Last night’s spectacular flight of a Falcon 9 from Space Launch Complex (SLC)-40 at Cape Canaveral Air Force Station, Fla., bookended the first 100 missions by SpaceX, as the Hawthorne, Calif.-headquartered launch services provider looks back on an impressive array of accomplishments since 2006 and forward to a full plate of priorities in the months and years ahead.
The previously-flown B1059 core—the sixth occasion in less than a year that a Falcon 9 had recorded a fourth launch into orbit—successfully lifted Argentina’s long-delayed SAOCOM-1B radar-imaging satellite towards a 97.9-degree orbit, the first time that a polar-orbiting mission had flown from the Space Coast since 1969. But there is little time for reflection, as SpaceX has another Falcon 9 poised on neighboring Pad 39A at the Kennedy Space Center (KSC), tasked with lofting a 60-strong batch of Starlink low-orbiting internet communications satellites as early as 8:46 a.m. EDT Thursday.
Thursday’s planned liftoff was originally meant to be part of a record-breaking “double-header” weekend, unexpectedly made possible by Saturday morning’s last-second scrub of a United Launch Alliance (ULA) Delta IV Heavy. Laden with the highly secretive NROL-44 payload for the National Reconnaissance Office (rumored to be an Advanced Orion/Mentor signals-intelligence satellite), the mission had already suffered two days of delay due to a ground pneumatics control system issue which required attention.
Then, on Saturday, a scrub was dramatically called by the on-board safety systems at T-3 seconds, requiring at least a week to reconfigure the 235-foot-tall (72-meter) Delta IV Heavy for another launch attempt. This gave SpaceX ample availability on the Eastern Range to launch not one, but two Falcon 9s within a nine-hour period on Sunday.
But it was not to be. Poor weather quickly forced SpaceX to scrub the planned 10:12 a.m. EDT Sunday launch of its previously-flown B1060 core with 60 Starlinks and reschedule for Tuesday. Yet against many odds, and for most of Sunday with only a fifty-fifty chance that the weather gods would unify by launch time, SAOCOM-1B speared for the heavens on the cusp of sunset at 7:18 p.m. EDT. It was SpaceX’s 15th launch of 2020 and its first-ever polar-inclination mission to originate from the East Coast of the United States.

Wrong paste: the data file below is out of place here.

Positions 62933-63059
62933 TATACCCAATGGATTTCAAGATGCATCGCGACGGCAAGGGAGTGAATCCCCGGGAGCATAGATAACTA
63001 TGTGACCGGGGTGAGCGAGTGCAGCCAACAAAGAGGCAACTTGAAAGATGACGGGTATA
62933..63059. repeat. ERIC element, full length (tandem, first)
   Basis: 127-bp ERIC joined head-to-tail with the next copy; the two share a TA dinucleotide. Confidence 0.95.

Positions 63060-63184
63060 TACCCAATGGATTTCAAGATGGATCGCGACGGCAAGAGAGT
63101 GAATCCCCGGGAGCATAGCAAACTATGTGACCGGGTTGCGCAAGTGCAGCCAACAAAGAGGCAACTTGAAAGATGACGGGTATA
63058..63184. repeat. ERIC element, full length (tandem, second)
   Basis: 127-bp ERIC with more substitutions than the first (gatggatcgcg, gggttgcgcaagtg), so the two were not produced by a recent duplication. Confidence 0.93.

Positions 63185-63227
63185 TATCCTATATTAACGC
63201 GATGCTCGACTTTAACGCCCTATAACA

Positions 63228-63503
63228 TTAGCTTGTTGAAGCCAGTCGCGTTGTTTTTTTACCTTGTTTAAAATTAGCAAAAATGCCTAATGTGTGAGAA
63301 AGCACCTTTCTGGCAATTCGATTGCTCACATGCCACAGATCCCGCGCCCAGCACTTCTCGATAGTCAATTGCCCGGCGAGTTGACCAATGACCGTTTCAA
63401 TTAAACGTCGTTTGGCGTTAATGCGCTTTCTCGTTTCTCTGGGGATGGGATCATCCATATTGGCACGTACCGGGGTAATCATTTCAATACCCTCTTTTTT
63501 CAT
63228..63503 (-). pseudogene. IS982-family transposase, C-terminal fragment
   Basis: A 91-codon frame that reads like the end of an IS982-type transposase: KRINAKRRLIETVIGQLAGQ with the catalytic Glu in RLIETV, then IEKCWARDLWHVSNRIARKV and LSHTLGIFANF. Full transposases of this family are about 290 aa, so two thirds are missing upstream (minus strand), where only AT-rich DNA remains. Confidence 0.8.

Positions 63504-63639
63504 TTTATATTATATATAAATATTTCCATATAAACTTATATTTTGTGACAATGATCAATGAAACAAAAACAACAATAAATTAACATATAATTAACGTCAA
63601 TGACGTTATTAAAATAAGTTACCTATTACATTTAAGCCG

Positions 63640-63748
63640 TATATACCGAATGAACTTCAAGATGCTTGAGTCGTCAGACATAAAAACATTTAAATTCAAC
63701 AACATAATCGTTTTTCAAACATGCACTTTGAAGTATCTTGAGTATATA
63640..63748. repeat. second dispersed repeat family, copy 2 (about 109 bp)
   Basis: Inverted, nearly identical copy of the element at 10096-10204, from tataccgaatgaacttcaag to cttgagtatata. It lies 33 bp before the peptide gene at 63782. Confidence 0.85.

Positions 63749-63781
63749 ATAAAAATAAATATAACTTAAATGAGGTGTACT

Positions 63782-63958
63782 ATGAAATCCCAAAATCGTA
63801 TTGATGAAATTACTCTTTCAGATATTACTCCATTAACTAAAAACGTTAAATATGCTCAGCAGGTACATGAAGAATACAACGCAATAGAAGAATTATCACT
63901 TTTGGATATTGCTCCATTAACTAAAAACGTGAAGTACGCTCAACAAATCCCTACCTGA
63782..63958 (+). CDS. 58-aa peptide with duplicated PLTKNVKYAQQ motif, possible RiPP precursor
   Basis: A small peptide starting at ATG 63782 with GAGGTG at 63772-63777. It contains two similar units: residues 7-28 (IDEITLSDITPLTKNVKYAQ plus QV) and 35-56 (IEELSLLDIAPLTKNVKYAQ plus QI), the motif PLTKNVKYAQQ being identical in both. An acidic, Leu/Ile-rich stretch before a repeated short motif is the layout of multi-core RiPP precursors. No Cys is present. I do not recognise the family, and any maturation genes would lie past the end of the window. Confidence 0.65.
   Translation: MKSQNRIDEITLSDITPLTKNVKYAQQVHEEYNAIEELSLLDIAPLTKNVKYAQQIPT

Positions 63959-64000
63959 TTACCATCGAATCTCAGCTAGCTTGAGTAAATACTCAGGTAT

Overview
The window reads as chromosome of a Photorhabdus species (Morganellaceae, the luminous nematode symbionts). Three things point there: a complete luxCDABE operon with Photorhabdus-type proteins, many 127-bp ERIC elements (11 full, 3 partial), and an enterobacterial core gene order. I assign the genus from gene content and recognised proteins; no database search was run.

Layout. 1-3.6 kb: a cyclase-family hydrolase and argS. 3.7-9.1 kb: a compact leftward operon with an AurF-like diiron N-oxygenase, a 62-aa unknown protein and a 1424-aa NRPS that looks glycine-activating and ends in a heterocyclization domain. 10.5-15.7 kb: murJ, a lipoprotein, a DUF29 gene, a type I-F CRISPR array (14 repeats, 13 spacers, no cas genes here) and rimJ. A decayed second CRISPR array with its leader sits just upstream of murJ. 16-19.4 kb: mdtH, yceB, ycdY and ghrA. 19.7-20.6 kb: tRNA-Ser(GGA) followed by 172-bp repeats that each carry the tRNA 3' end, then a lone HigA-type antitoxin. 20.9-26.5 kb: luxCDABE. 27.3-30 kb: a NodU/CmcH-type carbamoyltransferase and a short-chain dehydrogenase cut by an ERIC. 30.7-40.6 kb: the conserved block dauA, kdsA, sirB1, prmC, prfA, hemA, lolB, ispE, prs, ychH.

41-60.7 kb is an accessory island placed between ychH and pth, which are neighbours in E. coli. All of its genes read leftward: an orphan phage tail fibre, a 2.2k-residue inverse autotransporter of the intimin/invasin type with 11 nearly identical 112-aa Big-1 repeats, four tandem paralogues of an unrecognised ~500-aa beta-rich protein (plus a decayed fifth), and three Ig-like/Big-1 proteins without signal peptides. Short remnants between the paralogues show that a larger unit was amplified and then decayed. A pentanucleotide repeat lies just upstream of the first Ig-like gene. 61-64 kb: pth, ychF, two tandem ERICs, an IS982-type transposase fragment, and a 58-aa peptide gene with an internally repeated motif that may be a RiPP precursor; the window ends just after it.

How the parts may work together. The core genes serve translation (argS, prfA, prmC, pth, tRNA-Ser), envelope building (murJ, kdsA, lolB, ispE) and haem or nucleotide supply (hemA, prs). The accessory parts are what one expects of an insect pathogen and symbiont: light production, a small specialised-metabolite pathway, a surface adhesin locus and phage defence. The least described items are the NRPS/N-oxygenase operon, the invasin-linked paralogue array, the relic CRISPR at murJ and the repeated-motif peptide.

The current forecast for both Tuesday and Wednesday indicate an 80-percent likelihood of acceptable conditions, according to the 45th Weather Squadron in its Monday morning update. “Low pressure currently off the Georgia-South Carolina coast is likely to acquire tropical characteristics as it pulls away from the area the next several days,” it was noted. “Its departure wil allow a gradual thinning of atmospheric moisture through the week, along with the return of a favored afternoon and evening shower-and-thunderstorm regime.” All told, this was predicted to afford an “overall favorable” weather outlook for the launch windows on Tuesday morning and (in the event of a scrub) Wednesday morning.
It also marked a milestone as the company logged its 100th launch, counting 92 “single-stick” Falcon 9 flights since June 2010, together with five earlier Falcon 1 missions between March 2006 and July 2009 and three outings by the gargantuan, triple-cored Falcon Heavy between February 2018 and June of last year. For its part, the Falcon 9 has evolved dramatically as a launch vehicle, more than doubling its payload capacity to low-Earth orbit and significantly enhancing its lifting potential to geostationary transfer orbit.
Thirty-three large communications satellites have been boosted to GTO, together with 75 Iridium NEXT birds and more than 600 Starlinks. Five major Earth-observation payloads—the joint NASA/NOAA Jason-3, Taiwan’s Formosat-5, Argentina’s SAOCOM twins and Canada’s Radarsat Constellation Mission (RCM)—have flown, together with the Transiting Exoplanet Survey Satellite (TESS) and Israel’s ill-fated Beresheet lunar lander to explore the furthest and nearest celestial worlds to us.
SpaceX’s classified clients have included NROL-76 for the National Reconnaissance Office, the X-37B mini-shuttle and the highly secretive Zuma mission, whose purpose and exact status came into some doubt within days of its January 2018 launch.
Added to that list, of course, are the first three voyages of the Falcon Heavy triple-niner and the first steps of Commercial Crew: the long-awaited Demo-1 mission in March 2019, the dramatic In-Flight Abort Test last January and the triumphant 64-day voyage of Demo-2 crewmen Doug Hurley and Bob Behnken aboard Dragon Endeavour.
With 15 launches completed in the first eight months of 2020, it can be expected that the Falcon 9 may pass its own magical 100th flight milestone at some stage within the coming months.